Organizing XML Documents on a Peer–to–Peer Network by Collaborative Clustering

Organizing XML Documents on a Peer–to–Peer Network by Collaborative Clustering

Francesco Gullo (University of Calabria, Italy), Giovanni Ponti (ENEA, Italy) and Sergio Greco (University of Calabria, Italy)
Copyright: © 2012 |Pages: 18
DOI: 10.4018/978-1-61350-356-0.ch018
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Abstract

In this chapter we address the problem of clustering XML documents in a collaborative distributed environment. We developed a clustering framework for XML sources distributed on a P2P network. XML documents are modeled based on a transactional representation which uses both XML structure and content information. The clustering method employs a centroid-based partitional scheme suitably adapted to work on a P2P network. Each peer is enabled to compute a clustering solution over its local repository and to exchange the resulting cluster representatives with the other peers. The exchanged cluster representatives are hence used to compute the global clustering solution in a collaborative way. Effectiveness and efficiency of the framework were evaluated on real XML document collections varying the number of peers. Experimental results have shown significant improvements of our collaborative distributed algorithm with respect to the centralized clustering setting in terms of execution time, achieving clustering solutions that still remain accurate with a moderately low number of nodes in the network.
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Introduction

The extensibility of its markup functionalities along with its natural capability of representing complex real-world objects and their relationships are the keys of success of XML in enabling the development of domain-specific markup languages. This has had a strong impact on the role of XML in the Internet, where XML languages have been developed for a large variety of domain applications, ranging from multimedia and networking to Web content syndication and rendering, from scientific data representation and literature to business processes.

In recent years, the use of XML for data representation and exchange has become central in high-demand environments. On the one hand, the growing availability of large XML document repositories has raised the need for fast and accurate organization of such data. In this respect, research on XML document clustering has produced a variety of approaches and methods, with different focuses on aspects such as the structure and/or content type of XML features, the XML data representation and summarization model, the XML similarity measures, and the strategy of clustering that was able to such special requirements as dealing with large document collections and high dimensionality, ease for browsing, meaningfulness of cluster descriptions (Candillier, Tellier, & Torre, 2005; Denoyer & Gallinari, 2008; Doucet & Lehtonen, 2006; Kutty, Tran, Nayak, & Li, 2008; Lian, Cheung, Mamoulis, & Yiu, 2004; Nayak & Xu, 2006; Tran, Nayak, Bruza, 2008; Tagarelli & Greco, 2010).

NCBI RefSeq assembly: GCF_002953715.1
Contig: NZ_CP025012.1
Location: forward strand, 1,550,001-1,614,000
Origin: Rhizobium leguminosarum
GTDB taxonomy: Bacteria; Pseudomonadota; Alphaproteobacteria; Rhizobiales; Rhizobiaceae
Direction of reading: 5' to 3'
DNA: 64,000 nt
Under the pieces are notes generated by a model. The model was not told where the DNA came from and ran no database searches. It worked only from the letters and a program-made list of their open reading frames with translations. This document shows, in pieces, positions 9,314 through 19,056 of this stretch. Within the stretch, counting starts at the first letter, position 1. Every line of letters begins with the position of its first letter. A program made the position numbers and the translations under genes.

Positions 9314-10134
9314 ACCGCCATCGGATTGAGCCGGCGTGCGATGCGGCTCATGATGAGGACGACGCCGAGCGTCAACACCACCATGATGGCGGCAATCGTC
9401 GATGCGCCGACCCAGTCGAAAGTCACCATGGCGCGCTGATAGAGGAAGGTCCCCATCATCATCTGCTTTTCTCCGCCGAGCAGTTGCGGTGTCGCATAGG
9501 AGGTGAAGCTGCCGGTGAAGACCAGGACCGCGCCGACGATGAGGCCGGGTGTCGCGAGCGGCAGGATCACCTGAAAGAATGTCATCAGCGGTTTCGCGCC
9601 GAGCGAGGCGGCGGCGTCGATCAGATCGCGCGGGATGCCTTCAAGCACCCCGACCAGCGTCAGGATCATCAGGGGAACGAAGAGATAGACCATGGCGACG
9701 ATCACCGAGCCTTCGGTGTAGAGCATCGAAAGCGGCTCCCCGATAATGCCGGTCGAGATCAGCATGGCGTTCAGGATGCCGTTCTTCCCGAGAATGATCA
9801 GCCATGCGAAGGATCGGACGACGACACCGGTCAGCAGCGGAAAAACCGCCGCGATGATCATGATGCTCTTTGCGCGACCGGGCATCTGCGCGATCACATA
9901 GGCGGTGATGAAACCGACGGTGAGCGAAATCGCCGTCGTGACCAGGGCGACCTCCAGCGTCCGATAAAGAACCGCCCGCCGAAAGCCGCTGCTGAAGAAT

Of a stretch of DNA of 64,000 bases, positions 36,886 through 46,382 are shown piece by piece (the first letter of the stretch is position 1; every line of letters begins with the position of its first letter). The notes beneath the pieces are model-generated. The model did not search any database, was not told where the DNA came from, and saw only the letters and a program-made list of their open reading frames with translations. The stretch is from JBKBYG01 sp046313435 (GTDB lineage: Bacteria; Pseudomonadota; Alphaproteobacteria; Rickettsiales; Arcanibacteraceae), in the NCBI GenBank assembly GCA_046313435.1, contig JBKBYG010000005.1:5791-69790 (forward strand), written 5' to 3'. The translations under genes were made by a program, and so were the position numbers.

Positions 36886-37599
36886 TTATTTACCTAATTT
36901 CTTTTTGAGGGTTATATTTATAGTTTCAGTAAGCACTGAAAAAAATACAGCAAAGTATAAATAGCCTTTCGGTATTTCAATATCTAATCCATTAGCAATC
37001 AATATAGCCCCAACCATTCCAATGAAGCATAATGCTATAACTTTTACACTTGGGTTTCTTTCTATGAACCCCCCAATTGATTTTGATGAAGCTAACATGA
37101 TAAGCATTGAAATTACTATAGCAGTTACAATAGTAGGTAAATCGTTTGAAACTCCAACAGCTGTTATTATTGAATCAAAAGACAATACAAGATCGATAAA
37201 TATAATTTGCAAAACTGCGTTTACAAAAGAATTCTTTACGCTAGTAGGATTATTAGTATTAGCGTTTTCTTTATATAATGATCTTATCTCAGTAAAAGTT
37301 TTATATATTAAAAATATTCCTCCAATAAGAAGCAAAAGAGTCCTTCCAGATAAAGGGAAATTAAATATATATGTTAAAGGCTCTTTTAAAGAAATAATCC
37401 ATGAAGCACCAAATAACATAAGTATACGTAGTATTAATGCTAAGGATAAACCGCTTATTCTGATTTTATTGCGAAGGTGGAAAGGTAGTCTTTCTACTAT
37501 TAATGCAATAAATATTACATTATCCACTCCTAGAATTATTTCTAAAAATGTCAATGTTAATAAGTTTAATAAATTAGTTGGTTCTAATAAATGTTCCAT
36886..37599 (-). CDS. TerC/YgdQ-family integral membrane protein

On the other hand, the inherently distributed nature of XML repositories is also calling for adequate distribute processing techniques that can aid the efficient management and mining of XML data. As an example, think of some Web news services that are in charge of very frequently gathering up-to-date information spanning over thousands of news sources: if such services aim to highlight (new) hot topics through the news channels or provide the users with a (personalized) view on the news headlines, they might be required to apply clustering algorithms to the news articles with a frequency of few minutes.

Clustering XML documents in such high-demand environments is hence challenging as the algorithms developed are to be able to face tight requirements on both processing power and space resources. Existing methods for clustering XML documents are instead designed as centralized systems, which is mainly due to the difficulty of decentralizing most clustering strategies and, additionally, to a number of issues arising in the development of a convenient yet effective summarization of both XML structure and content information in XML documents.

XML distributed applications are increasingly being demanded in several domains, such as software and multimedia sharing, product rating, personal profiling, and many others. A great merit of such an extensive use of XML in distributed applications is due to the popularity of peertopeer (P2P) networks. A P2P network is a distributed system with the following main properties (Rodrigues & Druschel, 2010). It has a high degree of decentralization, since processing power, bandwidth and space resources are contributed by the peers, which implement both client and server functionalities of the system. In general, there can be a high heterogeneity of resources, in terms of hardware and software architecture, power supply, geographic location. A P2P is mostly self-organizing, since any newly introduced peer node requires little or no manual configuration for the system maintenance. Multiple administrative domains usually characterize the system as the peers are not owned or controlled by a single organization. The deployment costs of a P2P system are typically lower than client-server systems, thanks to its independence of dedicated infrastructure, while the upgrade of the system components is made easier. Because there are few if any peers with centralized state, the P2P system is also more resilient to faults and attacks.

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